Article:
When we last left Kate and Tully, the best friends portrayed in Firefly Lane, the friendship was on rocky ground. Now Kate has died of cancer, and Tully, whose once-stellar TV talk show career is in free fall, is wracked with guilt over her failure to be there for Kate until her very last days. Kate’s death has cemented the distrust between her husband, Johnny, and daughter Marah, who expresses her grief by cutting herself and dropping out of college to hang out with goth poet Paxton. Told mostly in flashbacks by Tully, Johnny, Marah and Tully’s long-estranged mother, Dorothy, aka Cloud, the story piles up disasters like the derailment of a high-speed train. Increasingly addicted to prescription sedatives and alcohol, Tully crashes her car and now hovers near death, attended by Kate’s spirit, as the other characters gather to see what their shortsightedness has wrought. We learn that Tully had tried to parent Marah after her father no longer could. Her hard-drinking decline was triggered by Johnny’s anger at her for keeping Marah and Paxton’s liaison secret. Johnny realizes that he only exacerbated Marah’s depression by uprooting the family from their Seattle home. Unexpectedly, Cloud, who rebuffed Tully’s every attempt to reconcile, also appears at her daughter’s bedside. Sixty-nine years old and finally sober, Cloud details for the first time the abusive childhood, complete with commitments to mental hospitals and electroshock treatments, that led to her life as a junkie lowlife and punching bag for trailer-trash men. Although powerful, Cloud’s largely peripheral story deflects focus away from the main conflict, as if Hannah was loath to tackle the intractable thicket in which she mired her main characters.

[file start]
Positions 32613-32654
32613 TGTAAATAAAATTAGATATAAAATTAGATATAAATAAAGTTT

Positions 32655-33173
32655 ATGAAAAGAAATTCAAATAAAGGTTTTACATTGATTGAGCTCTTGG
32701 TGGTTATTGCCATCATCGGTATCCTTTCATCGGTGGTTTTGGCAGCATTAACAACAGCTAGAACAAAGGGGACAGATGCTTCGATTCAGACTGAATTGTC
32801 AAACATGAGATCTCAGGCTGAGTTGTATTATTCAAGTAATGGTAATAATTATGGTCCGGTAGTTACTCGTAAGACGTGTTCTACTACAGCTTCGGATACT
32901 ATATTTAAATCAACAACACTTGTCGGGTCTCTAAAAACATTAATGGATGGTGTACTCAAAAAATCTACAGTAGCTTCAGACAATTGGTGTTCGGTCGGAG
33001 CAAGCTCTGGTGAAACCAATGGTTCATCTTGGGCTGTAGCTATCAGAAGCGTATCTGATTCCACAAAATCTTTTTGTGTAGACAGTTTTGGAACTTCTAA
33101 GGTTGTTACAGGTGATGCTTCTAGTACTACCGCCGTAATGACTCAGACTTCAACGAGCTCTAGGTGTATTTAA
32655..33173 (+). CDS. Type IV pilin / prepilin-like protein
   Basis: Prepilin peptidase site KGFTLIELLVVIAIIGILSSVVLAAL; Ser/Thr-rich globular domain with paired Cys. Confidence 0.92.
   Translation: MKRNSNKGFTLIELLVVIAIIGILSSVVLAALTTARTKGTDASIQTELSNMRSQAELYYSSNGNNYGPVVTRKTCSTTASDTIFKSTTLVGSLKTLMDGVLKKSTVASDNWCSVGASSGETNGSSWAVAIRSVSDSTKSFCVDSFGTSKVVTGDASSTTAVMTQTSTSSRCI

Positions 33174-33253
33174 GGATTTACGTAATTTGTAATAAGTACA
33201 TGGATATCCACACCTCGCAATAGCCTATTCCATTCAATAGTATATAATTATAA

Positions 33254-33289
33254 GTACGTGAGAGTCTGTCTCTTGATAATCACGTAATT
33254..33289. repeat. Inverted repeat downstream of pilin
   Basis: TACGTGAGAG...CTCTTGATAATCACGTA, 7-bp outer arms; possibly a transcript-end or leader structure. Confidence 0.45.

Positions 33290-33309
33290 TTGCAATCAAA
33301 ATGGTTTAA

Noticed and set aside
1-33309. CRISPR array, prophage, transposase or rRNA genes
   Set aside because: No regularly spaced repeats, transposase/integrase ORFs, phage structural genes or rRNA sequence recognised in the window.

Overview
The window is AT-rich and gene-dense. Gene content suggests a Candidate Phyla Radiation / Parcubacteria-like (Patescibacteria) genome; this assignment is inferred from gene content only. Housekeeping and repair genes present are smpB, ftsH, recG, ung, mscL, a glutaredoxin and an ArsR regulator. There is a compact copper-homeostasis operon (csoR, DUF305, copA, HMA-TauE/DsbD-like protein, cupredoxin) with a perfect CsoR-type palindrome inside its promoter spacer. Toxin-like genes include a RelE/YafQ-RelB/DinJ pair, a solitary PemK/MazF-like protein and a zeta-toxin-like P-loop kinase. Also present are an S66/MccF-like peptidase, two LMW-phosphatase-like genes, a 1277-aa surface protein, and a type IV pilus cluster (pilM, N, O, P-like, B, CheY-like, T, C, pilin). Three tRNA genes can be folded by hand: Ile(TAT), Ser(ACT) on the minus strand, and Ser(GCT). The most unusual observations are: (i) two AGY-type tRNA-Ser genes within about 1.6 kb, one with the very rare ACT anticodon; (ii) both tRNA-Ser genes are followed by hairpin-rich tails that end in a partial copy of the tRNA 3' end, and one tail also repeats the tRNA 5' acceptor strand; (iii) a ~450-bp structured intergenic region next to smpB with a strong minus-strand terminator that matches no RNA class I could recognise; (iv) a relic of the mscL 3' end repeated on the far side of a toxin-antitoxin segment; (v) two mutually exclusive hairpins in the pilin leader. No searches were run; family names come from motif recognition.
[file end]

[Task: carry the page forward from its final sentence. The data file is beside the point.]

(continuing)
Unrelenting gloom relieved only occasionally by wrenching trauma; somehow, though, Hannah’s storytelling chops keep the pages turning even as readers begin to resent being drawn into this masochistic morass.

Pub Date: April 23, 2013

ISBN: 978-0-312-57721-6

Page Count: 416

Publisher: St. Martin's

Review Posted Online: Feb. 18, 2013

Kirkus Reviews Issue: March 1, 2013

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Debut novel by hip-hop rap artist Sister Souljah, whose No Disrespect (1994), which mixes sexual history with political diatribe, is popular in schools country-wide. In its way, this is a tour de force of black English and underworld slang, as finely tuned to its heroine’s voice as Alice Walker’s The Color Purple. The subject matter, though, has a certain flashiness, like a black Godfather family saga, and the heroine’s eventual fall develops only glancingly from her character. Born to a 14-year-old mother during one of New York’s worst snowstorms, Winter Santiaga is the teenaged daughter of Ricky Santiaga, Brooklyn’s top drug dealer, who lives like an Arab prince and treats his wife and four daughters like a queen and her princesses. Winter lost her virginity at 12 and now focuses unwaveringly on varieties of adolescent self-indulgence: sex and sugar-daddies, clothes, and getting her own way. She uses school only as a stepping-stone for getting out of the house—after all, nobody’s paying her to go there. But if there’s no money in it, why go? Meanwhile, Daddy decides it’s time to move out of Brooklyn to truly fancy digs on Long Island, though this places him in the discomfiting position of not being absolutely hands-on with his dealers; and sure enough the rise of some young Turks leads to his arrest. Then he does something really stupid: he murders his wife’s two weak brothers in jail with him on Riker’s Island and gets two consecutive life sentences. Winter’s then on her own, especially with Bullet, who may have replaced her dad as top hood, though when she selfishly fails to help her pregnant buddy Simone, there’s worse—much worse—to come. Thinness aside: riveting stuff, with language so frank it curls your hair. (Author tour)

Pub Date: April 1, 1999

ISBN: 0-671-02578-3

Page Count: 320

Publisher: Pocket

Review Posted Online: May 20, 2010

Kirkus Reviews Issue: Feb. 1, 1999